(AP) -- The Associated Press is digitizing and has begun to release a "treasure trove" of historical film footage from the 1960s and '70s that had been sitting in Gen. Dwight D. Eisenhower's former World War II headquarters in London.
The archive includes color film recordings of a young Yasser Arafat, Libyan leader Moammar Gadhafi immediately after taking power, Richard Nixon with Romanian dictator Nicolae Ceausescu, Fidel Castro meeting Latin American and Eastern European leaders, as well as a young Saddam Hussein in Paris.
"The range and quality of what we're finding in this lost archive is breathtaking and it's incredibly exciting to be unearthing new history in this way," said Alwyn Lindsey, AP's director of international archives.
The footage had been sitting for decades in the Central London bunker, from which Eisenhower directed the D-Day landings.
Although the films have been well-preserved, the text that accompanied them has been scattered across the United States and the United Kingdom, the AP said. That text catalog was key to identifying the footage held in each of the 20,000 film cans.
AP's footage business, AP Archive, brought in leading archival researchers to create a coherent online text database from the scattered paper records. The films are being cleaned, restored and transferred onto high-definition videotape for professional producers. They are also being digitized for viewing online.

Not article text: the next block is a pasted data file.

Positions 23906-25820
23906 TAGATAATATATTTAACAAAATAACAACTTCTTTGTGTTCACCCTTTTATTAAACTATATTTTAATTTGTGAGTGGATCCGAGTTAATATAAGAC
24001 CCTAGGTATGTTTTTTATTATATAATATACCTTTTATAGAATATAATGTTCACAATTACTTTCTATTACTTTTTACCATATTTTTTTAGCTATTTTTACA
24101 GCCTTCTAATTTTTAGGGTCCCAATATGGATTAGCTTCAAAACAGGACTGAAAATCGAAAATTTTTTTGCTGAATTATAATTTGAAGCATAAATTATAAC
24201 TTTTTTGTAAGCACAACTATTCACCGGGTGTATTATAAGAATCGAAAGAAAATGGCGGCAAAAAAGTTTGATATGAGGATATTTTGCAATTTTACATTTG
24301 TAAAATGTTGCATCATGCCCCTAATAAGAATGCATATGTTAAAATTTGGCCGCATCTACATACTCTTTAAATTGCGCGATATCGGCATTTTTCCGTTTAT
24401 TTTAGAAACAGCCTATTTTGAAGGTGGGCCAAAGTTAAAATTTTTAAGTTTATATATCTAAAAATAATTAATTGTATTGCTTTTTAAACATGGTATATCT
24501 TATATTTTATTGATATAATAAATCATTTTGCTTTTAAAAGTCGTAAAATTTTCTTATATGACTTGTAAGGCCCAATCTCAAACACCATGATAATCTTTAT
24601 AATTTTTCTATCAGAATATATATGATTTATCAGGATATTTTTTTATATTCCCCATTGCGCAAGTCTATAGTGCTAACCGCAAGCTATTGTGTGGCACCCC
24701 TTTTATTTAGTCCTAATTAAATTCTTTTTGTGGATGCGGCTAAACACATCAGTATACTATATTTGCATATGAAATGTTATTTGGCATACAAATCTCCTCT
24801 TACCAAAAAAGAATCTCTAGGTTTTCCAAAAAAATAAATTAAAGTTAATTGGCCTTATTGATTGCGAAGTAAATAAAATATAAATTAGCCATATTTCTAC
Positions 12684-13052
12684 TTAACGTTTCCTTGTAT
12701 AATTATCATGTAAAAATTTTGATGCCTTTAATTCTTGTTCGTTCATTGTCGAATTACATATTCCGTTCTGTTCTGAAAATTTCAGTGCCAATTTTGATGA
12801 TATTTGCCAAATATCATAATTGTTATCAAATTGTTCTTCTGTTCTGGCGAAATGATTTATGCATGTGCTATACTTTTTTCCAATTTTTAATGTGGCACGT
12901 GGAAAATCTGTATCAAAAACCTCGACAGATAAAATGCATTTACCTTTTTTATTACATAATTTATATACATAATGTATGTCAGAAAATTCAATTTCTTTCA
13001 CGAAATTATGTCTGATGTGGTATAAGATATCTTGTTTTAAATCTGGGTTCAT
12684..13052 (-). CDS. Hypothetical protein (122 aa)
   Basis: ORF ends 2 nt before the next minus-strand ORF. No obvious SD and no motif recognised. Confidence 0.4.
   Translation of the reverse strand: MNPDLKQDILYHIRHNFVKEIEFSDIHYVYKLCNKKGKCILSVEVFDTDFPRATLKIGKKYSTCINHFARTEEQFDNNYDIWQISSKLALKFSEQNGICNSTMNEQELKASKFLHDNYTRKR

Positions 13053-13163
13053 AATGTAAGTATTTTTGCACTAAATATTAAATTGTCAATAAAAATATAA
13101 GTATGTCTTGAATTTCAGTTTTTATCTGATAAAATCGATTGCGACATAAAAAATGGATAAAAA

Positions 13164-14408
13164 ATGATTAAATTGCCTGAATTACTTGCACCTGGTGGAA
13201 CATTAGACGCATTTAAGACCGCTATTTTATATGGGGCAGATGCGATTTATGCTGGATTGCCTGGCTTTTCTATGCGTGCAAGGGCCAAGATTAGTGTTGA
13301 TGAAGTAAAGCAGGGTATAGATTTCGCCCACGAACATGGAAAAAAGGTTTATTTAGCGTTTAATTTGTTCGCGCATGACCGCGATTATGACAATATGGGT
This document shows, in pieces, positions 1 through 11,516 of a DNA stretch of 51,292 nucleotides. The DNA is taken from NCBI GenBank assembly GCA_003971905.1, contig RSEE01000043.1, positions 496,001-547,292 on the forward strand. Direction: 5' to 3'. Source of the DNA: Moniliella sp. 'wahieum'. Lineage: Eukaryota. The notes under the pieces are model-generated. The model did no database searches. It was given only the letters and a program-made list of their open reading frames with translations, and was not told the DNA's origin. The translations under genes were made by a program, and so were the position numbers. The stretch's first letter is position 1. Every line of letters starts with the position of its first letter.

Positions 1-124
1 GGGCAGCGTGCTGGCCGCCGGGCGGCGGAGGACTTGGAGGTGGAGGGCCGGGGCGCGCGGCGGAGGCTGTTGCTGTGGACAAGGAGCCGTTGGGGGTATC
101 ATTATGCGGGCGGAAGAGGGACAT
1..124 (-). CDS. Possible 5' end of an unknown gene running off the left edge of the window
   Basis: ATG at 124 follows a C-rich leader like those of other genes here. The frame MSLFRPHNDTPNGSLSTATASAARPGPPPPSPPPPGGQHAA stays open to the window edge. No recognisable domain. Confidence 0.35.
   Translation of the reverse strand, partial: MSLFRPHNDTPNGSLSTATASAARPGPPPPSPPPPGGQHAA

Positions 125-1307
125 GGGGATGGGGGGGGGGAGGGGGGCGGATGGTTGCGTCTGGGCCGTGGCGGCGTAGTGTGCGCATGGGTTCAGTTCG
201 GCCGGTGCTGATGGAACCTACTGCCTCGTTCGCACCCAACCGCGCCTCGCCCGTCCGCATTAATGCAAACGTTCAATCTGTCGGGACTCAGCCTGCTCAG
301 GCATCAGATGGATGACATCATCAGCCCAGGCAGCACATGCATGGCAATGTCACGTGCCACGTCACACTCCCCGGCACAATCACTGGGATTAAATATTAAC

So far, 17,000 pieces of film content from the late '60s to the mid '70s have been restored and digitized, with 700 stories being added each week.
AP had acquired the holdings - some 3,500 hours of international news footage - in 1998 with its purchase of World Television News, formerly United Press International Television News, a major TV news agency from the early '60s to the mid '80s.
Notable items include Jane Fonda's controversial visit to North Vietnam at the height of the Vietnam War and Elizabeth Taylor's star-studded 40th birthday party in 1972. There are other cultural moments, too, from hippies at music festivals to what the AP called "amazingly bizarre fashion shoots."
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